Women naturally produce the male sex hormone, which controls sexual desire. However, that desire usually stops when the ovaries are removed.
"About 43 percent of the 14 million women who have had hysterectomies reported sexual dysfunction after their surgeriesÂ…" the study's lead author, Dr. Glenn Braunstein of Cedars-Sinai Medical Center in Los Angeles, told the Associated Press.
Procter & Gamble, which makes a testosterone patch for men experiencing sexual dysfunction, funded Braunstein's study to see whether similar patches would help women.
Researchers studied 57 middle-aged women who experienced some form of sexual dysfunction, including a decrease in desire, arousal, pleasure, or frequency of orgasm and depression.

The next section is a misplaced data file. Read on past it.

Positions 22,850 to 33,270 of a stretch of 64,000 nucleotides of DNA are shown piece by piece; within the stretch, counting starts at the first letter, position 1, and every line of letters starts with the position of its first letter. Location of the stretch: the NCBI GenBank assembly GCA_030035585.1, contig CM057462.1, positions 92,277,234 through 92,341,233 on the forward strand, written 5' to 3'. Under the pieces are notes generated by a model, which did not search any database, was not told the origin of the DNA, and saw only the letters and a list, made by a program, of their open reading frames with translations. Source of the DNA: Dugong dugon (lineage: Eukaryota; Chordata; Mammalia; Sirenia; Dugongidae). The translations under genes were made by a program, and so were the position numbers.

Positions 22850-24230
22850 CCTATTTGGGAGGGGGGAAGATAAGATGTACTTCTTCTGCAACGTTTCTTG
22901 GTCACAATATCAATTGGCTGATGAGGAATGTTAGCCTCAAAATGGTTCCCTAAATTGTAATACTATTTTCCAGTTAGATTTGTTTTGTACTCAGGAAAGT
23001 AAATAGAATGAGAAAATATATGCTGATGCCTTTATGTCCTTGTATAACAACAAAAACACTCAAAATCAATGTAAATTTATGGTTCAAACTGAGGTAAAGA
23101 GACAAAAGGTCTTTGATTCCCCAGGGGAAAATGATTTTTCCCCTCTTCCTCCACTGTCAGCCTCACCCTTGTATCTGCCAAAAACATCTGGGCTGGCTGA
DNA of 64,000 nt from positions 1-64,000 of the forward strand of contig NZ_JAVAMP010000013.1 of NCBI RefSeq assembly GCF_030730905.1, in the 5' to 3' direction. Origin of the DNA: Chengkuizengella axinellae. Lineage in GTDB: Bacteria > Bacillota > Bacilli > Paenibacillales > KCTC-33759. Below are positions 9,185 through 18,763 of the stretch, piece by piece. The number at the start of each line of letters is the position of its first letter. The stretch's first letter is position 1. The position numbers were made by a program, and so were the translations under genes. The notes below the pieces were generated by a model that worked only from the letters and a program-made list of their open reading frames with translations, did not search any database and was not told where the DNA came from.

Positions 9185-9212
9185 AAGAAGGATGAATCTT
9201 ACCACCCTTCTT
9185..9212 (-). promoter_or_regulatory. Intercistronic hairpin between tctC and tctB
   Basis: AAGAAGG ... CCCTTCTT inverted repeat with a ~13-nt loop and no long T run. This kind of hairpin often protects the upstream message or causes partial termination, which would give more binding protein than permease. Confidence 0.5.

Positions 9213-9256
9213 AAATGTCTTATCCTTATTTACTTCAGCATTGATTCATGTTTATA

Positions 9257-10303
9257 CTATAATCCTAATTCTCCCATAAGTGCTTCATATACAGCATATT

The women wore testosterone patches for a nine-month period during which doctors noted that many of them showed an increase in their libidos. All of the women had been on hormone replacement therapy for at least a year. The average age was 47.
More than half of the women reported an increase in sexual desire with patches that contained normal and high levels of testosterone. In addition, researchers say the women's estrogen levels remained the same, and they did not experience symptoms of hormonal imbalance such as hot flashes, acne or increased hair growth in unwanted areas.
Until now, only creams and hormone replacement therapy could help return the lost sex drive, many of those causing side-effects like acne, liver abnormalities or moodiness. But more studies will be needed before the patch is approved by the Food and Drug Administration and available to the public.